In our work with highly successful clients, we have seen close-up how wealth has its own set of problems. It is easy to understand how wealth makes life easier, but just how does it make life more difficult? That’s what Center on Wealth and Philanthropy at Boston College set out to study.
While most surveys of wealthy people ask them about which luxury goods they want to purchase, Robert Kenny and his colleagues wanted to ask more personal questions about their hopes, challenges, and life philosophies.
Their top three concerns echo Marigold’s research and observations. Here is an overview of what they found:
Being a good parent was the most frequently mentioned aspiration in life for Kenny’s research participants. Wealth contributes to the ability of parents to provide security, afford good schools, travel and offer other diverse life experiences. But unexpected by the researchers was the sheer volume of responses they received to the question of how wealth got in the way of good parenting. Concerns about how their children would be treated by others were predominant:
Would they be stereotyped as “trust fund babies?”
Would they ever know if people loved them or just their money?
Would they feel they deserved their achievements or simply had collected the advantages of their privileged lifestyle?
What would motivate them to lead a meaningful life?
Raising children in a world of wealth complicates the already difficult task of parenting. And with so many high-profile media reports of wealthy kids gone wrong, it is easy to see why they worry.
As wealth increases so does isolation. We know that isolation is one of the most detrimental influences on our sense of well-being. We need relationships to survive. What is more, we seem to have a basic drive for them. Psychologists, sociologists and theologians find that human beings have a fundamental need for inclusion in group life and for close relationships.
Common sources of social support are often unavailable to the wealthy for a variety of reasons. They have what everyone else wants, which can mean that they have a greater need for security to protect what they have. Often they end up erecting boundaries to protect themselves, their family and their property.
Even their friends and family may treat them differently as a result of their wealth. Some may expect to get a share of their wealth. Others may be intimidated and feel unable to “keep up” with their lifestyle so they cut off or create distance in relationships. When the wealthy family needs support, they often get the message that because of their wealth, no one takes their problems very seriously.
As a result of these difficulties, wealthy people may migrate to neighborhoods and communities of others in a similar social class. In a sense they become part of a (classy!) ghetto. This may change their worldview, values and sense of identity, further isolating them from their family and old friends.
3. Burden of Responsibility
While wealth expands freedom of choice, that same freedom can be overwhelming. Especially for those who take their responsibility seriously, deciding how to best use their abundant resources can be paralyzing. Wealthy people are frequently besieged by numerous competing causes and organizations, all apparently worthy. How can they be sure that their hard-won money will be used appropriately?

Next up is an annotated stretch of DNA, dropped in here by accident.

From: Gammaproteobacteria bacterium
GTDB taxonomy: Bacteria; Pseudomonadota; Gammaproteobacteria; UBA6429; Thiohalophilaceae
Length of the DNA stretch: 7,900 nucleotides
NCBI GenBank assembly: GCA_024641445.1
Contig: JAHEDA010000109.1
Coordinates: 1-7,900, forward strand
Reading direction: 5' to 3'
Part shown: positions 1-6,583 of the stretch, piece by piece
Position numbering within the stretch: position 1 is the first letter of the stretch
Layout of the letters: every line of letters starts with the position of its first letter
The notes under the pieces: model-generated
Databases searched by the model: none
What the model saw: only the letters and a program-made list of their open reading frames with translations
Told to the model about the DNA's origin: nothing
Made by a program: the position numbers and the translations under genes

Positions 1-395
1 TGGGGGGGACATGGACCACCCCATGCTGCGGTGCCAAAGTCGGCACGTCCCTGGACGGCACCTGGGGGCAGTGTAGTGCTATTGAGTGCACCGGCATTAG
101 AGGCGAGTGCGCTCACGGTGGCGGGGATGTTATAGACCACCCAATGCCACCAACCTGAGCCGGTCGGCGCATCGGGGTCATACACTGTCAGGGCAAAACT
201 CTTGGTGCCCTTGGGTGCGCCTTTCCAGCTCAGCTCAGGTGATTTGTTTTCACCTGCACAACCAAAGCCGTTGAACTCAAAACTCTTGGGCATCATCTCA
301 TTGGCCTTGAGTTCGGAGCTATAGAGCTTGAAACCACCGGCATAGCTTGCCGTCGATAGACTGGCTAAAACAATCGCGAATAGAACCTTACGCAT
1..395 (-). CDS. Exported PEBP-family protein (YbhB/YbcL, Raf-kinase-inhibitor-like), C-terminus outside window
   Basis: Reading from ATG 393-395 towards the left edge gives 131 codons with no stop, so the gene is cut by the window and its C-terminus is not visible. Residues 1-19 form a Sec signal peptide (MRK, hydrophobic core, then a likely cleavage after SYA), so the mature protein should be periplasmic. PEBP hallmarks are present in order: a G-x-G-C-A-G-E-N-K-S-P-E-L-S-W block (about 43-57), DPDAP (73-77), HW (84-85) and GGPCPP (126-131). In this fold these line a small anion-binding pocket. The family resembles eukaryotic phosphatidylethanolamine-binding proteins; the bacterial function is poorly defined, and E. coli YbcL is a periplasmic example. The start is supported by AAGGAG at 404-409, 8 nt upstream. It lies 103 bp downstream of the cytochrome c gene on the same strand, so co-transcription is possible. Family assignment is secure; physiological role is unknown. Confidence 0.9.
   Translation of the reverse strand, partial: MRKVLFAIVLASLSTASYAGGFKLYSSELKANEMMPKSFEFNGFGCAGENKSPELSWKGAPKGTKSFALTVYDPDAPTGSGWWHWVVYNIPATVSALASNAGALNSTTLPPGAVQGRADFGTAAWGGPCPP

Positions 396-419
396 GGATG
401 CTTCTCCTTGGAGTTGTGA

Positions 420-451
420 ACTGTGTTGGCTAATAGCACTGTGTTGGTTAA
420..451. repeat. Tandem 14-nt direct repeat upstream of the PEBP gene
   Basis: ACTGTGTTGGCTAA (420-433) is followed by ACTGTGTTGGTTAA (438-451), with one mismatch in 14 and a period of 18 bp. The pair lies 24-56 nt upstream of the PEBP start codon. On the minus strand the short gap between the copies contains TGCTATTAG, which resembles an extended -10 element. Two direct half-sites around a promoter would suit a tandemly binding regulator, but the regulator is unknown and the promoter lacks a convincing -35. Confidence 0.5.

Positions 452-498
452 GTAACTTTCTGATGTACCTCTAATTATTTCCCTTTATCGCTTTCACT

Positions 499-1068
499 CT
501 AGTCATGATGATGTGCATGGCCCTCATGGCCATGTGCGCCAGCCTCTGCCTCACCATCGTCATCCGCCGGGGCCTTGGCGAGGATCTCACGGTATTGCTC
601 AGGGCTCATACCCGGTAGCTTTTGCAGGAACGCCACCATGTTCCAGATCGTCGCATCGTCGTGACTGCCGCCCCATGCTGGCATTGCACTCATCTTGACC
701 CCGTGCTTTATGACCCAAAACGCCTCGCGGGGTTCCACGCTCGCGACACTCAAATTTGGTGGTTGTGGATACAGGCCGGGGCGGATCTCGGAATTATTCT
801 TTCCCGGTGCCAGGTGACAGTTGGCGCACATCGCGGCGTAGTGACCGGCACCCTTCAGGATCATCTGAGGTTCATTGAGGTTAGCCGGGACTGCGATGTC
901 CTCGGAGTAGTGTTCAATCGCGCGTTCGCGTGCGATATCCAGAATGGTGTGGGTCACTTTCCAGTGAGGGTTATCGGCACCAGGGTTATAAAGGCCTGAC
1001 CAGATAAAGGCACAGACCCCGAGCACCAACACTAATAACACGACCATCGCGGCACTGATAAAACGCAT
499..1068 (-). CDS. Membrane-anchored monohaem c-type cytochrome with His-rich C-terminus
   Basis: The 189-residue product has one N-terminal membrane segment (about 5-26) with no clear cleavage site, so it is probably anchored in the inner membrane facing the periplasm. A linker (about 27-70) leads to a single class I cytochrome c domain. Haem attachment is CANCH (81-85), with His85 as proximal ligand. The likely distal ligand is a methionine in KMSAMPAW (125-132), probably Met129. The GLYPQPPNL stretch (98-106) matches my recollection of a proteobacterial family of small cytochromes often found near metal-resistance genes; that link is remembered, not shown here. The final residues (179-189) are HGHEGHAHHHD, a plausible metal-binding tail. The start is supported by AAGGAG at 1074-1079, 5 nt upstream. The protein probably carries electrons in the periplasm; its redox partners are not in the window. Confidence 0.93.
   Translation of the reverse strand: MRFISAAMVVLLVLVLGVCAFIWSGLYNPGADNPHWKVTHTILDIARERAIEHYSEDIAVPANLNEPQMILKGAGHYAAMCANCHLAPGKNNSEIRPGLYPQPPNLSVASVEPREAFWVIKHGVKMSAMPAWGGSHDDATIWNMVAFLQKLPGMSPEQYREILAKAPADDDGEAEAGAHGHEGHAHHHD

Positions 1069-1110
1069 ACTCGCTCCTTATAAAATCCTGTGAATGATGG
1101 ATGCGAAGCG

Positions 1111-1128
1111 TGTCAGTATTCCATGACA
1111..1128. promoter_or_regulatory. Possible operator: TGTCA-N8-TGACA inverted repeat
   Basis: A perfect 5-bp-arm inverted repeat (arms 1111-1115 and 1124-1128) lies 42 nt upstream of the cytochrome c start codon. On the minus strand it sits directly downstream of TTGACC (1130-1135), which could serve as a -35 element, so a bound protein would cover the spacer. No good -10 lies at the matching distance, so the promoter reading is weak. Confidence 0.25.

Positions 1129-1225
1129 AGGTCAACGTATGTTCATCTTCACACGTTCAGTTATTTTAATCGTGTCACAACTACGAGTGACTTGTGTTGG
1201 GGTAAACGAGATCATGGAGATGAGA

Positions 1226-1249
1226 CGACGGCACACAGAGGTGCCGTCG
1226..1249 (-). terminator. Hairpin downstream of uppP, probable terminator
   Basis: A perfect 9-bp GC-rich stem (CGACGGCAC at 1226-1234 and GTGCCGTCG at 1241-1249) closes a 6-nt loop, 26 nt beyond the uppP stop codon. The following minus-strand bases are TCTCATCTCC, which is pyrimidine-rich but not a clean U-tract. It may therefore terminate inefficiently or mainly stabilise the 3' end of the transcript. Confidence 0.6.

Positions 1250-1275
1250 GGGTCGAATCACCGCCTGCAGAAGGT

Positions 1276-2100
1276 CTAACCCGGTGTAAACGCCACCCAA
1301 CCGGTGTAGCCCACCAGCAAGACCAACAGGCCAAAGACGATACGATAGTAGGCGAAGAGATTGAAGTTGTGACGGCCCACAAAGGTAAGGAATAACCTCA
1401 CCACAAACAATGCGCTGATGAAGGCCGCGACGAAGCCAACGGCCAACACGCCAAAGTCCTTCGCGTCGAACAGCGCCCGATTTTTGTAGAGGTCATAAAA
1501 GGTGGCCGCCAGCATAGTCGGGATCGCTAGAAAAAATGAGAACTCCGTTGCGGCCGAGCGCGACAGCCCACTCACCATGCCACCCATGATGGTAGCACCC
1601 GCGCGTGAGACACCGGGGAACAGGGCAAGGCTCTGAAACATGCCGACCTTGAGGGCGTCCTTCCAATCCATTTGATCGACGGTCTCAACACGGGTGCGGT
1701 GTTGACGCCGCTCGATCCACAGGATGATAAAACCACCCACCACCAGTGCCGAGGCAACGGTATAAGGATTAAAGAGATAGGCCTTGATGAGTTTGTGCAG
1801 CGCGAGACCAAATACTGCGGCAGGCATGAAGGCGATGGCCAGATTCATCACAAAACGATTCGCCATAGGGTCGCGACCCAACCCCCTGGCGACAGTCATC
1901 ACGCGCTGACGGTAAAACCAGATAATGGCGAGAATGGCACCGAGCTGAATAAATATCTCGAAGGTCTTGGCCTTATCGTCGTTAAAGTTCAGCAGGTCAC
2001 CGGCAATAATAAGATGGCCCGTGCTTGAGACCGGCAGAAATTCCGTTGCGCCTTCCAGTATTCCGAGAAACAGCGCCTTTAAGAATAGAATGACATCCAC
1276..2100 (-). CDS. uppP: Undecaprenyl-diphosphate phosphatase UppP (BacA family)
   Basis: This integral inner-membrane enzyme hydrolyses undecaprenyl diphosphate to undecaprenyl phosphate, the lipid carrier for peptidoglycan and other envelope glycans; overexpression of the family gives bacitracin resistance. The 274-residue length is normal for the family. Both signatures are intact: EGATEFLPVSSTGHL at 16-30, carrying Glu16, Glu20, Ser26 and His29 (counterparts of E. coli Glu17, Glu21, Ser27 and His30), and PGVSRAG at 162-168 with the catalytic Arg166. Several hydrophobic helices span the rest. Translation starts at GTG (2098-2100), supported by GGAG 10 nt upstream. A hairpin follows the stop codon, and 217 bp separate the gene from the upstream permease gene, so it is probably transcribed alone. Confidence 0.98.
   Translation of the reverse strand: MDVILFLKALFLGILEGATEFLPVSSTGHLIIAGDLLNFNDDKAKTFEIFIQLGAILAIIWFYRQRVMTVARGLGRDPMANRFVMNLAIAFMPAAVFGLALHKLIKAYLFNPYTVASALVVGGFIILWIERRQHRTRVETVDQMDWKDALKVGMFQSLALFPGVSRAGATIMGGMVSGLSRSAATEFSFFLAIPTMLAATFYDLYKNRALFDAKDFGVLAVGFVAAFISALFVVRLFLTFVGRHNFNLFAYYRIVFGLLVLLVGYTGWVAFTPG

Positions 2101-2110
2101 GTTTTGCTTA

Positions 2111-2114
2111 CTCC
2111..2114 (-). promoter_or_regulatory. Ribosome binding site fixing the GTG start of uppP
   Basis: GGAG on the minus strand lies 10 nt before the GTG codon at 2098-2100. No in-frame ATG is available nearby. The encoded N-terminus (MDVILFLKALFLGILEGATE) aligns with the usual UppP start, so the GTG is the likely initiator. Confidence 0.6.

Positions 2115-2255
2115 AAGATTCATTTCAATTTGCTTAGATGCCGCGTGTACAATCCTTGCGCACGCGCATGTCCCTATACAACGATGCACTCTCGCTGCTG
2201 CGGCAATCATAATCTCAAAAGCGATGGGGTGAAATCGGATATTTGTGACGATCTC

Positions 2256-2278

Philanthropy requires a unique set of competencies that include deciding when and how much to give, setting priorities among competing needs, assessing quality of potential grantees, setting up appropriate financial and legal vehicles for giving, managing the ongoing relationship with grantees, and tracking outcomes. All of these skills require expertise. Developing this expertise takes time and education.
Heather Tuininga, our marigold philanthropy expert will be writing some blogs on this topic in the near future. In the meantime, we can see evidence of this from Warren Buffet who famously gave his money to Bill & Melinda Gates because he was confident that they had developed the competency to give money away well. He explained,
“I don’t think I’m as well cut out to be a philanthropist as Bill and Melinda are. The feedback on philanthropy is very slow, and that would bother me. I’d have to be too involved with a lot of people I wouldn’t want to be involved with and have to listen to more opinions than I would enjoy. In philanthropy also, you have to make some big mistakes. I know that. But it would bother me more to make the mistakes myself, rather than having someone else make them whom I trust overall to do a good job. In general, Bill and Melinda will have a better batting average than I would.”
Francis Bacon is given credit for the proverb, “Money is a good servant, but a bad master.” Of course, money is important for life, but it doesn’t solve all problems. At the end of the day, no matter what our wealth, we still have to grapple with our humanity and the needs it presents. Preparing the next generation, connecting with others and being able to contribute to the common good are essential to a good life regardless of our bank balance, but these can pose particular challenges for those with wealth.
In upcoming weeks we will look at these issues more closely and provide supportive resources in each of these areas.
What aspect of wealth do you find most complicating? Please leave your comments and questions below.
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